I sat in a small, drab office, one of many in the Atlanta chapter of the Order of Knights of Merciful Aid, and pretended to be Kate Daniels. Kate’s phone didn’t ring very often, so I didn’t have to pretend very hard.
Unfortunately, when it did ring, like right now, the person on the other end was rarely interested in a facsimile. They wanted the real thing.
“Order of Knights of Merciful Aid, Andrea Nash speaking.”
A female voice on the other end murmured hesitantly. “You’re not Kate.”
“No, I’m not. She’s on medical leave. But I’m filling in for her.”
“I’ll just wait until she comes back.”
I said good-bye to the disconnect signal, hung up, and petted my SIG-Sauer P226s lying on Kate’s desk. At least my guns still liked me.
The real Kate Daniels, my best friend and partner in butt-kicking, was on medical leave. And I intended to do my best to let her stay on medical leave, at least until her wounds stopped bleeding.
The magic wave fell. The mysterious orange and yellow glyphs on the floor of Kate’s office faded. On the wall, the charged air inside twisted glass tubes of a feylantern turned dark, while the ugly warts of electric lights in the hallway ceiling ignited with soft light. Inside my skin, the secret me stretched, yawned, and curled up for a nap, with her claws securely tucked away.
We lived in an uncertain world: magic flooded us in waves, screwed things up, and vanished. Nobody could predict when it came and went. One always had to be prepared. Sometimes though, no matter how prepared you were, the magic left something behind that you simply couldn’t handle, and then you called the police, and if they couldn’t help, you called the Order. The Order would send a knight, someone like me, who would help you with your magic problems. At least, that’s how it was supposed to work.
Very few people could have expertise in both tech and magic. Kate chose magic. I chose tech. Give me a firearm and silver bullets over swords and sorcery any day.
The phone rang again. “Order of Knights of Merciful Aid, Andrea—”
“Can I speak to Kate?” An older male voice tinted with country accent.
“I’m filling in for her. What do you need?”
“Can you take a message for her? Tell ’er this is Teddy Jo callin’ down from Joshua Junkyards. She knows me. Tell her I was drivin’ on through Buzzard, and I saw one of them fellers she hangs out with, the shapeshifters, run like hell through the Scratches. Right below me. There was a big dog chasin’ him.”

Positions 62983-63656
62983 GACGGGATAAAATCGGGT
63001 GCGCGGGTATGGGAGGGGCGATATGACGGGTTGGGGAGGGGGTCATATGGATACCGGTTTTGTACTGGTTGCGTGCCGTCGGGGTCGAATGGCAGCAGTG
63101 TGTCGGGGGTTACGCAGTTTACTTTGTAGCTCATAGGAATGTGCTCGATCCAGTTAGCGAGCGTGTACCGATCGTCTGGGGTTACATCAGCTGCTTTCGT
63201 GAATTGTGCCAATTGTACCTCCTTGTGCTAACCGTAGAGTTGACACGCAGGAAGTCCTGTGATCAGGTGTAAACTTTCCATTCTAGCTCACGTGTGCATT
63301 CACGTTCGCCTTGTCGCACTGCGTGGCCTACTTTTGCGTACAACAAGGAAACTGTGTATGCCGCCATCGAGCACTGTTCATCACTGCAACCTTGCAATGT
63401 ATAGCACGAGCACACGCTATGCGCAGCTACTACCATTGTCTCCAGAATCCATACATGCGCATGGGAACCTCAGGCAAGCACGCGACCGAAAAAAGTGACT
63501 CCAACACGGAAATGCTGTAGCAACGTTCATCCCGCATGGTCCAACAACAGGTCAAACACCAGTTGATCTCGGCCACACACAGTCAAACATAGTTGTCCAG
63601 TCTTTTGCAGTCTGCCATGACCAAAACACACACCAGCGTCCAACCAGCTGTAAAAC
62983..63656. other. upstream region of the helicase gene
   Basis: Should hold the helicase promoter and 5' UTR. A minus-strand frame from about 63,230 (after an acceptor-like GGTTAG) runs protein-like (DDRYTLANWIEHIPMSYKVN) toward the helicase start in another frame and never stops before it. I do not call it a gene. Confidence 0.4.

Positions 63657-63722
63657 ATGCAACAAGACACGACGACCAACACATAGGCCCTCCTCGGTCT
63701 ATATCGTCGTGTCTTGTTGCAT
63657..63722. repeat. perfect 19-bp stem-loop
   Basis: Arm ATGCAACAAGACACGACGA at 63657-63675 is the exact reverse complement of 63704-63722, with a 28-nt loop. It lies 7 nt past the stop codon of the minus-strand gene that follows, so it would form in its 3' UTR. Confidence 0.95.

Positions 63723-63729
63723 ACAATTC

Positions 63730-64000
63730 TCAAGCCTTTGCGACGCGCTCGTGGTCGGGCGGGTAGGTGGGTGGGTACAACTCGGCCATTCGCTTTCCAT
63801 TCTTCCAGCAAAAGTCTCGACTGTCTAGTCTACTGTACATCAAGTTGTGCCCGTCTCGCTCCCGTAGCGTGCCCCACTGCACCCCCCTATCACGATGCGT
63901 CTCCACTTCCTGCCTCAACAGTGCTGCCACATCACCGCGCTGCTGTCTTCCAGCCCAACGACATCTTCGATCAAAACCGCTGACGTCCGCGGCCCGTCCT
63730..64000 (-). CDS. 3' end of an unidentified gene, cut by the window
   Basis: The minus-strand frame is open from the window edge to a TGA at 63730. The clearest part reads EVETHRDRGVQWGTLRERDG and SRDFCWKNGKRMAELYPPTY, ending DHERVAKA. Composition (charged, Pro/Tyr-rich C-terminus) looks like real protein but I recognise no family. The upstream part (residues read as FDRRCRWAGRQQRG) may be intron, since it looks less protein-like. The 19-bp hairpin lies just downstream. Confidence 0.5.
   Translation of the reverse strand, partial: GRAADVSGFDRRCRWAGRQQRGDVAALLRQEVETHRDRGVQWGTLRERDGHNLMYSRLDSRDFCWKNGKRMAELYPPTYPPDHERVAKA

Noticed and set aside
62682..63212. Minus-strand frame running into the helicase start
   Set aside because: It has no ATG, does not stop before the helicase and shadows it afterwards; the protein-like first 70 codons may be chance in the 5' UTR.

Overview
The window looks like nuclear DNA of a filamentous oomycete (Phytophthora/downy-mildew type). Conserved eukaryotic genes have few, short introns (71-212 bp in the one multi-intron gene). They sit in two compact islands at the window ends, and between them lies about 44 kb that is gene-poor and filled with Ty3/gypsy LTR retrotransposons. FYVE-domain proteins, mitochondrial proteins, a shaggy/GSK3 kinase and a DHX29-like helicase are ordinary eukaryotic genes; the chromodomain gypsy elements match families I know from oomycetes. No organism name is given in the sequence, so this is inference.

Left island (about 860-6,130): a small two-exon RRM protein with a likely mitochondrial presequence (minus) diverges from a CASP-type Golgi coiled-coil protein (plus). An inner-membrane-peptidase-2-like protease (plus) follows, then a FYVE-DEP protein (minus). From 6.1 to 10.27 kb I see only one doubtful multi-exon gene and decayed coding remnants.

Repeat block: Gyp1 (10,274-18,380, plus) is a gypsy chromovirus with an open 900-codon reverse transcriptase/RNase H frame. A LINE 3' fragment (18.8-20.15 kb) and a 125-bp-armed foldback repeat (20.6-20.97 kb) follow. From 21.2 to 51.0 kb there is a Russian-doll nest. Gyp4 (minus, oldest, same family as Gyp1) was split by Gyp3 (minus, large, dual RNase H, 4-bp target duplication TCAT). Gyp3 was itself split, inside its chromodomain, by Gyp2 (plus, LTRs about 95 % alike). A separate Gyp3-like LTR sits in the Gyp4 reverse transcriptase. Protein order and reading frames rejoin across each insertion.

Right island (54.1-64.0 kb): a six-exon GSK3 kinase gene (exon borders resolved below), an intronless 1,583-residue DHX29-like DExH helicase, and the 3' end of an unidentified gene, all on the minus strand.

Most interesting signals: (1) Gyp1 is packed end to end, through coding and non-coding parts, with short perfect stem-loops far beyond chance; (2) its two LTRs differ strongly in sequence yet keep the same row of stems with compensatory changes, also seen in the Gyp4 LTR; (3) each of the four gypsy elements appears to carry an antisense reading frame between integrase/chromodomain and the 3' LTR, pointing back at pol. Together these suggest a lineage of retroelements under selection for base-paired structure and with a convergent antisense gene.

“How big was the dog?”
Teddy Jo mulled it over. “I’d say as big as a house. A one-story. Maybe a bit bigger. Not as big as one of them colonials, you understand. A regular-person house.”
“Would you say the shapeshifter was in distress?”
“Hell yeah, he was in distress. His tail was on fire.”
“He ran like his tail was on fire?”
“No, his tail was on fire. Like a big, furry candle on his ass.”
Bingo. Green five, shapeshifter in dire distress. “Got it.”
“Well, you tell Kate I said hello and not to be a stranger and all that.”
He hung up.
I grabbed my gun belt and sent a focused thought in the direction of Maxine, the Order’s secretary. I had no telepathic abilities whatsoever, but she was strong enough to pick up a thought if I concentrated hard enough. “Maxine, I have a green five in progress. I’m responding.”
“You have fun, dear. I hope you get to kill something,” Maxine’s voice said in my head. “By the way, do you recall that nice young man whose calls you aren’t taking?”
Raphael. He wasn’t exactly the type of man a woman would forget. “What about him?”
“He usually calls for you twice a day, at ten and at two. He hasn’t phoned today. At all.”
I killed a twinge of disappointment. “Perhaps he got the message.”
“Could be. Just thought you would like to be aware.”
“Thanks.” Raphael was trouble. And I had enough trouble as it was.
I picked up my favorite pair of P226s and ducked into the armory, where I kept my assortment of guns. As big as a house, huh? I took my Weatherby Mark V rifle off the rack, petting the hand-laminated fiberglass-and-Kevlar stock. A classic. When you absolutely have to have a job done correctly, use the best tool for it. There was only one weapon with more stopping power in the armory. Referred to as Big Unit by male knights, and Boom Baby by me, it sat in a glass case all by itself. Boom Baby ate Silver Hawks: .50 armor-piercing, incendiary, explosive, silver-load cartridges. To get Boom Baby out of its case, I’d have to show a lot of probable cause. That was fine with me. The Weatherby would more than do the job.
I grabbed .416 Remington Magnum cartridges and headed out the door, before somebody decided to stop me.
In our age, a woman could have a gasoline car, which worked only during tech, or a vehicle that ran on charged water, which worked only during magic. My Jeep was Order issue and equipped with an electric engine and a magic one, so it functioned during both tech and magic. Unfortunately, it didn’t function very well.
The engine started on the fourth try. I hopped in and steered out of the parking lot, joining a steady stream of riders and carts heading west. Mine was the only hoof-free transport on the street. The rest consisted of horses, mules, donkeys, and oxen.